Education is understood today as a process that is conducted by a multitude of institutions, and even learners themselves. The EC failed to embrace this reality by limiting the potential beneficiaries of the proposed exception to formal educational establishments. The Parliament, realizing the importance of cultural heritage institutions in the provision of education, sought to broaden the type of institutions that could benefit from the new educational exception to include those.
Dozens of Members of the Parliament proposed amendments to include the educational programs run by museums and libraries within the scope of the exception. It was, thus, without surprise that the version of the Directive approved by the Parliament contained the following amendment (recital 15):
Where cultural heritage institutions pursue an educational objective and are involved in teaching activities, it should be possible for Member States to consider those institutions as an educational establishment under this exception in so far as their teaching activities are concerned.
The Council did not include a similar amendment, but considering that the majority of the Parliament had embraced this cause, we were expecting it to withstand during the Trilogues. However, that excerpt of Recital 15 was quietly removed. This means that, if the Directive passes without this language, museums and libraries can no longer rely on this copyright exception when providing educational activities.
So long harmonization: each country may define a priori the extent to which a work can be used, leading to different limitations across the EU
A little reminder: educators and learners across the EU struggle everyday when dealing with copyright both in their countries (because some EU countries do not have proper copyright exceptions in place for educational purposes) and across borders (because the educational exceptions do not work the same way in every EU country, making it impossible to engage in cross-border educational activities).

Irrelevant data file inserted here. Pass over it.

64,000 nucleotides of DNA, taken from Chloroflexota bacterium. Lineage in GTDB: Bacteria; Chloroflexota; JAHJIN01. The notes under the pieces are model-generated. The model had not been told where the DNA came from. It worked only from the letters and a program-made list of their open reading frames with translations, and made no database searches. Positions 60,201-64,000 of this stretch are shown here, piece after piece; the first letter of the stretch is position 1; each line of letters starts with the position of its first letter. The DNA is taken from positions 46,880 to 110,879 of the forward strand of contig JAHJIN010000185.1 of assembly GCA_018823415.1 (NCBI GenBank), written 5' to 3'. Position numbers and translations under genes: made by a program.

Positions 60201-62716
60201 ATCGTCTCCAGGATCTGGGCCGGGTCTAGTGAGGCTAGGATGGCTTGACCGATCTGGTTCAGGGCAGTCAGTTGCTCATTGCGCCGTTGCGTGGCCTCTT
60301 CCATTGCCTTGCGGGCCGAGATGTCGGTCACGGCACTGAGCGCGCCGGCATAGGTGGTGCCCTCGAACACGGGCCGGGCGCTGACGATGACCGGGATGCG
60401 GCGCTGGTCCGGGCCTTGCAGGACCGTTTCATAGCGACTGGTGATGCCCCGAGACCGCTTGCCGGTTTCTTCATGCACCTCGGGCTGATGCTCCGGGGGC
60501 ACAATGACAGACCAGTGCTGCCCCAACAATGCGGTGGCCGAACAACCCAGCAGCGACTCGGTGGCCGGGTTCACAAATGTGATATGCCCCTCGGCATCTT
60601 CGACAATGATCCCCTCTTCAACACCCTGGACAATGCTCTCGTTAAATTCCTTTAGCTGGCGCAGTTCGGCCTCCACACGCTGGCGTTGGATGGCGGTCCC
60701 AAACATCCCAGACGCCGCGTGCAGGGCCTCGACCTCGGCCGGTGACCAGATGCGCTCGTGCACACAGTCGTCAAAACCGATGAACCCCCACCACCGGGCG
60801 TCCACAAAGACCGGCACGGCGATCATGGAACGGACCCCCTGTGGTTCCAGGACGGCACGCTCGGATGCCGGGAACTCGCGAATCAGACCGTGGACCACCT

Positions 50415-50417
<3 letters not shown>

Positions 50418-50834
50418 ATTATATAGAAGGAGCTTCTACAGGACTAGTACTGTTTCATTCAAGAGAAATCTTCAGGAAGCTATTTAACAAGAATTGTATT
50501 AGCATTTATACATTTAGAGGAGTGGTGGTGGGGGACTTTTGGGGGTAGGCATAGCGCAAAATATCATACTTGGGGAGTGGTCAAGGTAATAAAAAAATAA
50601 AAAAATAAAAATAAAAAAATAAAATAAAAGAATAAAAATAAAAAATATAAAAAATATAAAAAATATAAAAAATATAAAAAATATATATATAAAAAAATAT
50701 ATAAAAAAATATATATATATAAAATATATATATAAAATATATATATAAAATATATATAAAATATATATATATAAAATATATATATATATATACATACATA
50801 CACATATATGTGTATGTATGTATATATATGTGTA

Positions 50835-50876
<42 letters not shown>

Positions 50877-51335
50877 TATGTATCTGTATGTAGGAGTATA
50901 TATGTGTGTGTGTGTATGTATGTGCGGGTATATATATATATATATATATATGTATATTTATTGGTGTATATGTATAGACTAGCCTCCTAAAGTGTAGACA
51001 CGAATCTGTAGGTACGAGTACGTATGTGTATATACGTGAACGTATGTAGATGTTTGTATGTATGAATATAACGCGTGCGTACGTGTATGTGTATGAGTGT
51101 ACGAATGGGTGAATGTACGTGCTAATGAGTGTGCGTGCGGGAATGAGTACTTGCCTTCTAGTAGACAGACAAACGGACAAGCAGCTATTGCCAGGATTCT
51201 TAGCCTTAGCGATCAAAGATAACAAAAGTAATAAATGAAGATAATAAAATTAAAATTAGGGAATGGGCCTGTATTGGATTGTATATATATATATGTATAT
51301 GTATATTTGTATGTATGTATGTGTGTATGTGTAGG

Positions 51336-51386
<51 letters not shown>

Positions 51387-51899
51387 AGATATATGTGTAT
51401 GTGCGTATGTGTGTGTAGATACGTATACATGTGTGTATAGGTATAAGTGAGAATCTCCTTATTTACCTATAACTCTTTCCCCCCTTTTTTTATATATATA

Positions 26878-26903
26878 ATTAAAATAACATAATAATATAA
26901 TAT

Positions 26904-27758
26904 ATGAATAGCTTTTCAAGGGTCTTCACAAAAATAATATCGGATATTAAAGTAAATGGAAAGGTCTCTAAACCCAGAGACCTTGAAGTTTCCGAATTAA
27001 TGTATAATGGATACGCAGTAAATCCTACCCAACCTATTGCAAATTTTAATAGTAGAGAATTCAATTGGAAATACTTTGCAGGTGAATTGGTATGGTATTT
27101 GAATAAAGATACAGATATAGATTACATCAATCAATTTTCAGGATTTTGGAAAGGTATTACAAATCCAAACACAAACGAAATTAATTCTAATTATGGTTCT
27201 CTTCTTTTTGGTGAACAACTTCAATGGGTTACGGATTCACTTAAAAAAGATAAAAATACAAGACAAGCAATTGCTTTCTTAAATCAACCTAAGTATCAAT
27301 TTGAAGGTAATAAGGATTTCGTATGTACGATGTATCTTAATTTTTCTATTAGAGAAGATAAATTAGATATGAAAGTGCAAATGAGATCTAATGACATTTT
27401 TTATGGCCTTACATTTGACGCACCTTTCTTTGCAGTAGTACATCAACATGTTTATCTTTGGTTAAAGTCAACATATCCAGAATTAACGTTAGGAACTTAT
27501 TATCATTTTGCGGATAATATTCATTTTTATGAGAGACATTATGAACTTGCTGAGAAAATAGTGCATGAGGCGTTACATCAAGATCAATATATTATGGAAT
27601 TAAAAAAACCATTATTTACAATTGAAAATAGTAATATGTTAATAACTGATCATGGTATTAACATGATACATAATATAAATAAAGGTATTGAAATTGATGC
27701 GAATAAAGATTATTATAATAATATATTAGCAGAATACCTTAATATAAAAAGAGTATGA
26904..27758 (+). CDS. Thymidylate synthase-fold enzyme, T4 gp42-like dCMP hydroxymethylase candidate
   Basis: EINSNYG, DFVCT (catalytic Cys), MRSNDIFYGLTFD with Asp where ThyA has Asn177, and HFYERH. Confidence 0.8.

The whole point of the new educational exception was to harmonize a legal landscape that is currently so fragmented that it creates legal uncertainty for teachers, promotes inequality among students and severely limits cross-border collaboration.
In order to offer certainty for the educational community in a way that results in removing the current obstacles to cross-border education, the minimum rules need to be the same in every country. In other words, there needs to be a minimum agreement with regard to whom can use copyrighted materials under the exception, which uses are possible, what types of copyrighted materials can be used and to which extent, and what other conditions are in place.
Both the Commission’s proposal and the Parliament’s version covered all the types of copyrighted works and other subject matter “to the extent justified by the non-commercial purpose to be achieved”. The version of Article 4 resulting from the Trilogues continues to say the same thing. However, the Council managed to convince the other two EU institutions to include in Recital 16 the following language:
Member States should remain free to specify, for the different categories of works or other subject-matter and in a balanced manner, the proportion of a work or other subject-matter that may be used for the sole purpose of illustration for teaching.
There seems to be an aversion of EU Member States to let practice and court decisions define what is balanced, and what is fair. Sure enough, as a rule, an educational exception only allows the uses of parts works. But if the work is an image or a short poem, then it is only reasonable to permit the use of the work in its entirety.
The three-step test gives the flexibility the users need in every given situation, while protecting the interests of rightsholders. Defining percentages beforehand can only lead to unfair situations, and giving Member States the option to define different percentages can only perpetuate the current fragmented landscape that prevents cross-border exchange of materials during the course of educational programs.